By ASHLEY ANDERSON
In the last two decades, Kathy Oyler and Patty Kantlehner have witnessed the progression of The Speed Art Museum, a Louisville treasure, through their commitment to numerous volunteer activities around town.
Oyler and Kantlehner’s initial involvement with the Louisville institution began in 1990 and 1991, respectively. Today, they serve as co-chairs of The Speed’s new Board of Governors and eagerly look ahead to the museum’s future.
“Our friendship has been decades, has been through young marrieds, through children,” Oyler said. “We’ve always found time to give some time, and this year, we’re back together (through the Board of Governors) after a little hiatus.”
“The nice thing about the Board of Governors that we’re really enjoying is that it’s so diverse,” Kantlehner added. “People who are brand new to town, young to old, and maybe a few who are a couple years older, lots of experience with The Speed, no experience with The Speed, it’s all different types of faces. It’s really, really fun.”
Before joining the entity established to promote The Speed Art Museum within the community, Oyler and Kantlehner each served as president of The Speed’s volunteer arm, the Alliance – now the pARTnership – and chaired the annual spring gala, The Speed Ball. “When (The Speed Ball) was at the museum, many times, that’s the only time people in the community came to (The Speed Art Museum) the whole year,” said Oyler. “A lot of leaders in the community came, leaders in the state. … It was a fundraiser, bottom-line, but then also to have community leaders come into the museum and have a connection with it and enjoy being there was really important.”
Now, The Speed Ball will – for the first time in 40 years – head outside the museum to The Gillespie as The Speed undergoes its three-year $50 million expansion and renovation. The first spring gala of the year in Louisville, The Speed Ball is the largest fundraiser for the institution’s education programs, exhibitions and family activities.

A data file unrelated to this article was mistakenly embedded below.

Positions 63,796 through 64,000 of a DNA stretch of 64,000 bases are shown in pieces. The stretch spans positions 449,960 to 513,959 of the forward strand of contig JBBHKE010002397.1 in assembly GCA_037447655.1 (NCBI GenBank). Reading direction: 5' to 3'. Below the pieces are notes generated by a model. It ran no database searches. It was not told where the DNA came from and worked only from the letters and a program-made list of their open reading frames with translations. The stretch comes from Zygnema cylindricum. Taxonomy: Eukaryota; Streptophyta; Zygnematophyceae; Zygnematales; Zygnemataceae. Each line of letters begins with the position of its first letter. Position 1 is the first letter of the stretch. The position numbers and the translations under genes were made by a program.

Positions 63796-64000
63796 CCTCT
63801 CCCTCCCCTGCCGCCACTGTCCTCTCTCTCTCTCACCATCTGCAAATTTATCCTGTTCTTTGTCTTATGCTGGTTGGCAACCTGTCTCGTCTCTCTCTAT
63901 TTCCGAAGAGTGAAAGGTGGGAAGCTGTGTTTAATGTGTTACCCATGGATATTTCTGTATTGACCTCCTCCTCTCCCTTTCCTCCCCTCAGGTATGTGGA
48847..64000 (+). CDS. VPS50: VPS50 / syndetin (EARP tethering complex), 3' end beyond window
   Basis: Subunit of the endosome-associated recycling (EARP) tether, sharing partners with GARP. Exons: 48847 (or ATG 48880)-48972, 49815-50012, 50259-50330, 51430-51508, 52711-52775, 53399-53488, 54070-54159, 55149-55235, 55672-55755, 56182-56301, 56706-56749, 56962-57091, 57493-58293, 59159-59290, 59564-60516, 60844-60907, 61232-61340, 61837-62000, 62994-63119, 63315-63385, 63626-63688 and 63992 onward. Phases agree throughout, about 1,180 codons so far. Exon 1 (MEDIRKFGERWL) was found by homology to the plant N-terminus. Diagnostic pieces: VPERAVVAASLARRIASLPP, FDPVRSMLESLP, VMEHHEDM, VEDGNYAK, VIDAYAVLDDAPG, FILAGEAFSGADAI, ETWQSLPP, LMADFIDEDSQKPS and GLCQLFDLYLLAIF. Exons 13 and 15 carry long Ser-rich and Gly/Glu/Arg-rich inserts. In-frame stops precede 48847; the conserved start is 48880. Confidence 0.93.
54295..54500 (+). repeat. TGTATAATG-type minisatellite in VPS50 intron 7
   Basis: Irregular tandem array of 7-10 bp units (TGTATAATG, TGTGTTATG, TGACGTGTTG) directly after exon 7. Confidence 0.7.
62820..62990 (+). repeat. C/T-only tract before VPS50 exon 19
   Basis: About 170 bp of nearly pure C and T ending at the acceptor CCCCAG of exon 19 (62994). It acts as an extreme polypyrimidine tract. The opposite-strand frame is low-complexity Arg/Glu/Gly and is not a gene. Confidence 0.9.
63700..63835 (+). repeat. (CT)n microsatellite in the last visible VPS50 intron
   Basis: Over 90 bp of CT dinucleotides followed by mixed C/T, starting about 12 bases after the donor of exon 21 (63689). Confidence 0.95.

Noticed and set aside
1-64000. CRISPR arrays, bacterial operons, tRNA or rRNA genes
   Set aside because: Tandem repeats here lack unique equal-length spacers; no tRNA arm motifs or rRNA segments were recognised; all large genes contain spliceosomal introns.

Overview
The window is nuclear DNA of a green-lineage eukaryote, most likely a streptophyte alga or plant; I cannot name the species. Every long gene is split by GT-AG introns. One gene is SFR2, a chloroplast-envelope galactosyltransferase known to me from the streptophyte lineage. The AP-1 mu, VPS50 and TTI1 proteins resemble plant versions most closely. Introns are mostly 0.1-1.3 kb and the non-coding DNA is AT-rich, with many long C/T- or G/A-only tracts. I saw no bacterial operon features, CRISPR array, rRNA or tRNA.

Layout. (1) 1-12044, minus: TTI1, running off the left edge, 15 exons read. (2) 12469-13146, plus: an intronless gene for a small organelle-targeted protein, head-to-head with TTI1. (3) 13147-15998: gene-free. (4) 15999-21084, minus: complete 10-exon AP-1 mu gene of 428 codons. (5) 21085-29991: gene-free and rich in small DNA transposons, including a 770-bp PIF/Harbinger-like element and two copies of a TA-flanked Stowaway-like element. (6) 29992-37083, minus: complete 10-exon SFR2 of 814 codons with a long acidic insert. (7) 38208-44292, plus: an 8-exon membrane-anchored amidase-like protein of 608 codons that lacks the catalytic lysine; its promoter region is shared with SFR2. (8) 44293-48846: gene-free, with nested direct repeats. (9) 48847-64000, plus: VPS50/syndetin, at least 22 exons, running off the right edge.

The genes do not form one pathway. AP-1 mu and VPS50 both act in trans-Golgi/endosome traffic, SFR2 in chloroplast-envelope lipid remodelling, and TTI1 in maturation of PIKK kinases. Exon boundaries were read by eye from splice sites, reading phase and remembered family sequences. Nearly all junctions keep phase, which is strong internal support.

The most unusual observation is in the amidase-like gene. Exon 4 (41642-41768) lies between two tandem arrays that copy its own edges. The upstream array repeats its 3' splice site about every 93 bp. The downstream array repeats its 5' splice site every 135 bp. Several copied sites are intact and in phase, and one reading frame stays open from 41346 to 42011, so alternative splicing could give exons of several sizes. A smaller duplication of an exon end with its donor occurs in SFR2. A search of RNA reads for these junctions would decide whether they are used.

“(The Speed Art Museum is) right there, but it’s like a hidden jewel,” Kantlehner said of the importance in supporting the museum. “You travel and maybe go to different museums, when we have some fabulous pieces of art (at The Speed). And our world has gotten so tech-y, which can be good, but to experience some of those pieces, I just love that. And the new building space will be so different than the older part, but even the older part there’s all sorts of areas that I’ve always loved just to kind of (visit), and it’s peaceful, and I just think that it has a lot to offer.”
Not only is the museum physically changing as a result of its expansion project, but its community appeal and support has increased tremendously. “We’ve also seen sort of an opening up of The Speed,” Oyler related. “A long time ago it was a little more insular, it was sort of run by the same people who ran everything in town, and it’s now a lot more diverse and open to anybody who wants to roll up their sleeves and work.”
Through Speed About Town, the museum is extending its outreach even further while the museum’s galleries are closed to the public. The initiative collaborates with local organizations including the Frazier History Museum to host enriching and engaging events, from artist lectures to art exhibitions, held about once a month for Speed members. “The Speed has a real involved outreach, not only just in terms of art, but performance artists and musicians and all sorts of things are happening as far as the calendar at The Speed is concerned,” Oyler said.
While Oyler and Kantlehner share many fond memories and have grown even closer as friends from their past participation with The Speed, their focus now is on the advancement of the independent museum as it searches for its new permanent director/CEO, as well as the expansion that will turn the building into one of the finest experiential art museums in the country. “What will be interesting will be the search for our new director, and each director brings some thing of their personality,” Kantlehner said. “The person they get, I think, will be so lucky because they’re going to have a new facility, they’ve got a clean slate as far as the programming, so it’s going to be really interesting and I’m sure it will be different.”
“I think The Speed is part of the anchor of our community,” Oyler continued. “We’ve got an incredible art scene with ballet, opera, performing arts, actors, children’s theater, and the museum is one of the bedrocks with the original, and I’d love to see that continue and grow and grow and grow. I’d love to see people in the (entire state of Kentucky) taking an interest in the museum.”
Fore more information on The Speed Art Museum, its expansion and the 40th annual Speed Ball, held March 2 at The Gillespie, visit www.speedmuseum.org.
Contact writer Ashley Anderson at firstname.lastname@example.org, 502.498.2051.
Category: The Profile
About the Author (Author Profile)
Ashley spends half her time writing stories at The Voice-Tribune office and half her time out on the town conducting interviews, while occasionally dressing in wild outfits to fully immerse herself in the experience (aka Princess Leia at Comic Con). Ashley is a huge UofL fan and loves the Yankees and the Boston Celtics (she is fully aware of the irony). She hopes to one day outshine Erin Andrews on ESPN and enjoys running, Bardstown Road/Fourth Street, Breaking Bad and reality TV (she’s not ashamed to admit that).